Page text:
Attorney General of New York Andrew Cuomo took Bank of America to court to force them to reveal the information, after the bank said it was proprietary. But Wednesday New York State Supreme Court Judge Bernard Fried denied Bank of America's motion to keep the names secret saying the Attorney General of New York has the "authority to decide whether the information he gathers as part of his investigation should be kept secret or public."
Wednesday's decision could set a precedent on the issue of revealing bonus details to the public. Cuomo has also subpoenaed AIG to reveal the names and amounts of the controversial bonuses issued late last week to members of their Financial Products division, blamed for the insurance company's disastrous losses in 2008.
"Today's decision in the Bank of America case is a victory for taxpayers. Let the sun shine in. Justice Fried's decision will now lift the shroud of secrecy surrounding the $3.6 billion in premature bonuses Merrill Lynch rushed out in early December," said Cuomo following the decision.
"Bank of America chose litigation over transparency and we are gratified that this tactic has failed. AIG should take heed and immediately turn over the list of bonus recipients we have subpoenaed. The deadline for responding to our subpoena is tomorrow. More litigation is not the answer - it is time for AIG to come clean," he warned.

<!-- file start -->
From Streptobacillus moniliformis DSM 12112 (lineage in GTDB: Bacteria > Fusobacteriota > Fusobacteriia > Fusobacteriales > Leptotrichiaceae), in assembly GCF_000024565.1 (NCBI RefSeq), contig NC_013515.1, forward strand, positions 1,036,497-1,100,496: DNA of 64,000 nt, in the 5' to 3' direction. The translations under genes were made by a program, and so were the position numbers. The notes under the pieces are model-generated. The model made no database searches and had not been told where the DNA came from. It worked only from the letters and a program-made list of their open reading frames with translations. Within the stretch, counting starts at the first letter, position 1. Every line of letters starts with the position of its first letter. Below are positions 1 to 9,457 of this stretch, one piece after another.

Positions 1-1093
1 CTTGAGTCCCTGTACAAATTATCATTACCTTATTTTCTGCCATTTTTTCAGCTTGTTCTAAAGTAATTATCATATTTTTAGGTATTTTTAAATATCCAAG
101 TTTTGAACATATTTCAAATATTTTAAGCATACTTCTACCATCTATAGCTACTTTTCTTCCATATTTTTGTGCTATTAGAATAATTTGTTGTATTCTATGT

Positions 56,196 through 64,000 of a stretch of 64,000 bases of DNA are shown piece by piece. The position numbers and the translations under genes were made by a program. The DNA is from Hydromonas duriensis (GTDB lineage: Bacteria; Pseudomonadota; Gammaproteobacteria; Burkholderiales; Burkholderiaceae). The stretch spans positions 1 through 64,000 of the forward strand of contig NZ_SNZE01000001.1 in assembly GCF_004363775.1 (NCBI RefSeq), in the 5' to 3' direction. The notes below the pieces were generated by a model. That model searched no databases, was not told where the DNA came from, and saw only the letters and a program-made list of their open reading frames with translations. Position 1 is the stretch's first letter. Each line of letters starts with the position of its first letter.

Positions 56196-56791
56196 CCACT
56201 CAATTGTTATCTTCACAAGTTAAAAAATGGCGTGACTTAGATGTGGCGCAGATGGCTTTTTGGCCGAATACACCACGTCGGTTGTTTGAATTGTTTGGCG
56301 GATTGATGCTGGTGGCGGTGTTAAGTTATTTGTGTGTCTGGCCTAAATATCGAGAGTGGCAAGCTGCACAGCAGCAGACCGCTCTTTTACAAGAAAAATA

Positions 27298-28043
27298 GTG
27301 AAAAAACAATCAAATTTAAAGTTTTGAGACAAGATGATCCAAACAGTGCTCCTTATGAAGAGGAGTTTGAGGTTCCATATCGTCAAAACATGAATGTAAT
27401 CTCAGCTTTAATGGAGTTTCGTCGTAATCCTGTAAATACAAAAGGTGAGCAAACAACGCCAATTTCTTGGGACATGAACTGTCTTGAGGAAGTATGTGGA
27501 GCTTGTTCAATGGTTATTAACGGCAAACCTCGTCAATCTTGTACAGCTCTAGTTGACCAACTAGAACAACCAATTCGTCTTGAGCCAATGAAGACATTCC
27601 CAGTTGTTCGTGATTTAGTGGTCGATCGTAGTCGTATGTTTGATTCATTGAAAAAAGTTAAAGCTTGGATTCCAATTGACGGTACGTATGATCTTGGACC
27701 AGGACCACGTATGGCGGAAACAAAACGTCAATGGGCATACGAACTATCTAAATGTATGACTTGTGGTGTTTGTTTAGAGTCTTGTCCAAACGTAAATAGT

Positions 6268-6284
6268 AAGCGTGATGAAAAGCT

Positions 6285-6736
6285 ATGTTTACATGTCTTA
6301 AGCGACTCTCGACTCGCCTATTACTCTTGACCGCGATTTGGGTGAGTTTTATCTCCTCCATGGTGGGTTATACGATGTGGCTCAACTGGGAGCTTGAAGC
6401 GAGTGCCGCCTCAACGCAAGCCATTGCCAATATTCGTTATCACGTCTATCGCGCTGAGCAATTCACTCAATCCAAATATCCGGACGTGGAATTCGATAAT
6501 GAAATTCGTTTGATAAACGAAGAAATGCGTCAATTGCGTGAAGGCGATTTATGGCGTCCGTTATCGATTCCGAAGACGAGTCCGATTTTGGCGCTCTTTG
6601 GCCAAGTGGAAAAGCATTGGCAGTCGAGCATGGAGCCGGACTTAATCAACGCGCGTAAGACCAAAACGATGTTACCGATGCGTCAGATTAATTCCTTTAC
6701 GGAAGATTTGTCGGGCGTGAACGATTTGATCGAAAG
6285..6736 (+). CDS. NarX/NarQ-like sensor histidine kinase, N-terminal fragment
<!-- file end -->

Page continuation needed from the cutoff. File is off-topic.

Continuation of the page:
The judge rejected Bank of America's argument that its compensation information was a trade secret, akin to the secret formula of Carvel ice cream. Fried wrote "the evidence does not show that Bank of America requires its employees to keep their compensation confidential." Further, Fried decided "there is no legal basis for the proposed petitions to quash, fix conditions or modify subpoena and for a protective order."
A spokesperson for Bank of America said the company will comply with the judge's order. "We will of course comply with the order of the court and turn over the information requested. We will continue to cooperate with the AG's investigation."
In court last week, Bank of America compared itself to the maker of Fudgy the Whale. It said the list of the top 200 Merrill Lynch employees awarded bonuses in late 2008 was like the formula for Carvel Ice Cream: a trade secret.
"We want the names kept private," said Evan Davis, an attorney with Cleary Gottlieb Steen & Hamilton LLP representing Bank of America.
"If those names are published it will cause us harm," Davis said adding "our competitors want this information."
A lawyer in the New York Attorney General's office, Eric Corngold, argued bonus payments are no trade secret.
"Salary information is not a trade secret," Corngold told the judge. "It's not like a formula for ice cream."
Corngold said the Office of the Attorney General is conducting a "broad investigation" to try and "get to the bottom of a set of very complicated issues."
Cuomo has been investigating $3.6 billion in bonuses Merrill Lynch paid to employees just before it was acquired by Bank of America and reported a loss of nearly $16 billion. The acquisition was financed, in part, with taxpayer dollars.